Oftentimes, you may be tempted to repress your emotions around non-HSPs — you may feel frustrated or ashamed that you’re more sensitive than others. You’re both in the same situation, yet you react more strongly than they do. What’s wrong with me, you may wonder. In short, nothing.

When you try to hide your feelings, it usually has serious ramifications, as overwhelm and emotional flooding may take place. In times like these, strategies can help — knowing what works for you and what doesn’t.

4. Get as much alone time as you need (which is an HSP necessity).

In order to ensure you get the alone time you need, you can schedule it — this way, it’ll help you prevent overwhelm from all the overstimulation you experience. You’ll know that for a definite period of time, you will be undisturbed and can choose to enjoy your solo time however you see fit — in silence, reading a book, taking a walk, and so on. And if you work or live in a noisy environment, getting this time to yourself is key. (Plus, I’d recommend ignoring your phone, too — the texts and emails can wait, trust me.)

5. Use noise-canceling headphones to your advantage.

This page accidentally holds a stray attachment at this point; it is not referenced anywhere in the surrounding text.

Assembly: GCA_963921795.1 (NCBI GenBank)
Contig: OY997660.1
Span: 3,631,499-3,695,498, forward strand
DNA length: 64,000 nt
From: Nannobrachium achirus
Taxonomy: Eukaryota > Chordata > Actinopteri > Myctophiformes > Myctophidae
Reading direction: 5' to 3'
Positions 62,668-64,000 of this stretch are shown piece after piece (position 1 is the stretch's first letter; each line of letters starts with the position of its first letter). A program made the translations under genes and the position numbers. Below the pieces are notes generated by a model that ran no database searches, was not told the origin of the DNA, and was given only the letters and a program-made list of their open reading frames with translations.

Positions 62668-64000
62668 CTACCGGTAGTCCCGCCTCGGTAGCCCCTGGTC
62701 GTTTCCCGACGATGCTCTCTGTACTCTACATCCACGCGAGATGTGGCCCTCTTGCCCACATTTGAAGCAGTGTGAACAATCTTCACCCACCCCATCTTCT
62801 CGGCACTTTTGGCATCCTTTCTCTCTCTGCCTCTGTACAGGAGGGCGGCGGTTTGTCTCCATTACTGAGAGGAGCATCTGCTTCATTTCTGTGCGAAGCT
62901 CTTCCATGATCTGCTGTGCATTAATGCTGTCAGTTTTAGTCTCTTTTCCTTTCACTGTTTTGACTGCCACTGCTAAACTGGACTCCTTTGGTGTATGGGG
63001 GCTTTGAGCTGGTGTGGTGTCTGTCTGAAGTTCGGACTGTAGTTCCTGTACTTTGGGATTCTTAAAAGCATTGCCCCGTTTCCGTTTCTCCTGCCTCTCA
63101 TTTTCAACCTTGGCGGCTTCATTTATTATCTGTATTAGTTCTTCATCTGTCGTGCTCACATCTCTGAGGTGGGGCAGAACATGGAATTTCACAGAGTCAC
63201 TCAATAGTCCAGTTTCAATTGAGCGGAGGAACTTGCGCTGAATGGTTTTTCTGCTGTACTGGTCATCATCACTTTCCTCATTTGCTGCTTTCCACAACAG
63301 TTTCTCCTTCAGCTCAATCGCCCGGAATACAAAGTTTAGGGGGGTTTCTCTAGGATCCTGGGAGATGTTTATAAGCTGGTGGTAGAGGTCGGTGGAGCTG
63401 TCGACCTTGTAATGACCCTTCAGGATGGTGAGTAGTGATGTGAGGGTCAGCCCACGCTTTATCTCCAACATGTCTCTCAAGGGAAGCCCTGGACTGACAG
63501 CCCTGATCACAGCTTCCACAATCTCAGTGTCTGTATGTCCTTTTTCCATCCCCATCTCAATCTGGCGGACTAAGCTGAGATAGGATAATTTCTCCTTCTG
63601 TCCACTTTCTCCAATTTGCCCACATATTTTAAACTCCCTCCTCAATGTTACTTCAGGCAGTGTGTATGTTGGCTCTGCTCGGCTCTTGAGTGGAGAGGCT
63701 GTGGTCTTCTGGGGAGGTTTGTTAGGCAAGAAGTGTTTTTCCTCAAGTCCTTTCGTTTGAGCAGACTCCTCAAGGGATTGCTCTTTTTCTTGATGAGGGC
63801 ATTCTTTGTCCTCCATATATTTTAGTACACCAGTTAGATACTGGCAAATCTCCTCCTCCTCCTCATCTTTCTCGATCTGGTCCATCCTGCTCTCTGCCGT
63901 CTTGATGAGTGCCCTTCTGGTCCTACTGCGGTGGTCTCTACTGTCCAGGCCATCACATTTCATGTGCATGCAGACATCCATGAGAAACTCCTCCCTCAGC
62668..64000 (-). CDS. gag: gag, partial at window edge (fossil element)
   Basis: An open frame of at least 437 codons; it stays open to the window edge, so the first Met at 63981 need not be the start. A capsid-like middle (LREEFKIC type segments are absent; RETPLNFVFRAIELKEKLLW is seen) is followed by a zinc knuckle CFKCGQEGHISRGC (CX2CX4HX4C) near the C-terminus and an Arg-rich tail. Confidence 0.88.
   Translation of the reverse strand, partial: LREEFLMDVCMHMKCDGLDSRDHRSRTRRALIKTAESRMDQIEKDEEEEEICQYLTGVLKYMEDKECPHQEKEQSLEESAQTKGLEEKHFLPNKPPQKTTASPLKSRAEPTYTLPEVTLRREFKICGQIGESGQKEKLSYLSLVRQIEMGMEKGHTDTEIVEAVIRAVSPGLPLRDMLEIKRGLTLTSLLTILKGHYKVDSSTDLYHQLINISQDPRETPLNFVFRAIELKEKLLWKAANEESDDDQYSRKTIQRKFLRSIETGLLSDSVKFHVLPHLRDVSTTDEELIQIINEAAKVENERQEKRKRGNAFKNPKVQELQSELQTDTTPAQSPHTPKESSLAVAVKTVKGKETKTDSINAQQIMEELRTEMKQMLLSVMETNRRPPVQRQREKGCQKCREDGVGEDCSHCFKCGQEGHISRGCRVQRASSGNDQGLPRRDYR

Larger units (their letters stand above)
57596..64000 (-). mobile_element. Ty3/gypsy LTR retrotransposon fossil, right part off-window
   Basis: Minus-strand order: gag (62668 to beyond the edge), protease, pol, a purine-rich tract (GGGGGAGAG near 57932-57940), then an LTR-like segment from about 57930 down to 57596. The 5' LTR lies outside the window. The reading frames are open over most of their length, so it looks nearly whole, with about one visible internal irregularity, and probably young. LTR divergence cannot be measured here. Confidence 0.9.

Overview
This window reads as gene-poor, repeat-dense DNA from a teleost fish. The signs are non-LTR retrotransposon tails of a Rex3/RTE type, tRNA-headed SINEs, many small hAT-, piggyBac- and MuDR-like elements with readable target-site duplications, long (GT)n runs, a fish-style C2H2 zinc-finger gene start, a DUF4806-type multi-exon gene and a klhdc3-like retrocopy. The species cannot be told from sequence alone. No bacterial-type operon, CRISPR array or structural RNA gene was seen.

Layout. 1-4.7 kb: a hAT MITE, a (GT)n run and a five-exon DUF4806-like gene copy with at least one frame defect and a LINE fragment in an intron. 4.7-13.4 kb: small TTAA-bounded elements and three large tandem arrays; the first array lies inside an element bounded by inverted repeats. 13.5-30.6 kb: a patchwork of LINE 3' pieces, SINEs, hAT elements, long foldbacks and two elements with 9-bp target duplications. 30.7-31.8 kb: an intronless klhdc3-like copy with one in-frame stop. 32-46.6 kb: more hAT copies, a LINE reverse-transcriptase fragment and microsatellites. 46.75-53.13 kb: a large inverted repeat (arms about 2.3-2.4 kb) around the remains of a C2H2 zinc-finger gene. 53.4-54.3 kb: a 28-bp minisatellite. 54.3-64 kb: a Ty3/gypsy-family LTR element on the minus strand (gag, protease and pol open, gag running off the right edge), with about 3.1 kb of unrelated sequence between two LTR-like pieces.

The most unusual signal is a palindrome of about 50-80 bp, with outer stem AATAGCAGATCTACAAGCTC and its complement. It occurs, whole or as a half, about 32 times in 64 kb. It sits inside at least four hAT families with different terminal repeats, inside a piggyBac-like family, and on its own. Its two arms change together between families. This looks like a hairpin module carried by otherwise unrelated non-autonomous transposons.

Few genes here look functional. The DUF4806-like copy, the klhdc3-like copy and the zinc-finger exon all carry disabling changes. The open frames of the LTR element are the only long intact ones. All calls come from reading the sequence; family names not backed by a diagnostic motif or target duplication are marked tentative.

If you live in a space where the atmosphere is distinctly toxic, loud, and headache-inducing, a good pair of noise-canceling headphones can work wonders. Whether you listen to white noise (via an app or YouTube channel), ASMR (Autonomous Sensory Meridian Response, wherein you listen to people doing very soothing things, like whispering or brushing their hair), or to nothing at all (the headphones are just a decoy to tune people out), relaxation is the name of the game. These will all help you block out everything else, the very things that can add overwhelm and overstimulation to your life

6. Start a new hobby and do it regularly. 

Should you need a break from the non-HSP-ness of the world, engaging in a new hobby will do the trick. You can explore various shows, podcasts, documentaries, videos, books, sports, types of dance/workouts, meditation and mindfulness, music, and so on, which will help distract you from the overwhelm of the world and give you a chance to recharge. And when the hobby becomes part of your routine — which HSPs love — you’ll be well on your way to feeling less overstimulated and more grounded.

At the End of the Day, Do What Makes You Happy

More than anything, connection to your identity and yourself — and to people who you love and who love you — are key to a happy life as a highly sensitive person. Even if you are not able to find such people around you in person, there are plenty of virtual options (such as this website, as well as the Highly Sensitive Refuge Facebook Group). Both have helped me feel less alone as a highly sensitive person, and I hope they do the same for you.

Unfortunately, the default in this world is for people to keep their emotions to themselves, not to “burden” others with them or appear to be “too sensitive.” However, as an HSP, it’s very possible for us to survive — and thrive — in this primarily non-HSP world. I’m proof.